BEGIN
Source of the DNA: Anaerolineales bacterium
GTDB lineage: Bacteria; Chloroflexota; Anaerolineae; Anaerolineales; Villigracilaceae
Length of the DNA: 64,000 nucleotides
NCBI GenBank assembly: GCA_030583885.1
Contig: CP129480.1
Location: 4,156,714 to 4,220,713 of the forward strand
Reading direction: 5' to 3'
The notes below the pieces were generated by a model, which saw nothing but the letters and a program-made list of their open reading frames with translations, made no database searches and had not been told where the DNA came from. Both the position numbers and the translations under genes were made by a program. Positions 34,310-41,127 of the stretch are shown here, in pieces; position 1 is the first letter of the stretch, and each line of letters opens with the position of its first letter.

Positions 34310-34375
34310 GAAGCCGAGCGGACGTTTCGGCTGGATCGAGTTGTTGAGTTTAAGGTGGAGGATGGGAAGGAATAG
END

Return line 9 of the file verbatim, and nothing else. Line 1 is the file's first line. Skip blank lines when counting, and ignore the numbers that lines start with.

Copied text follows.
Positions 34310-34375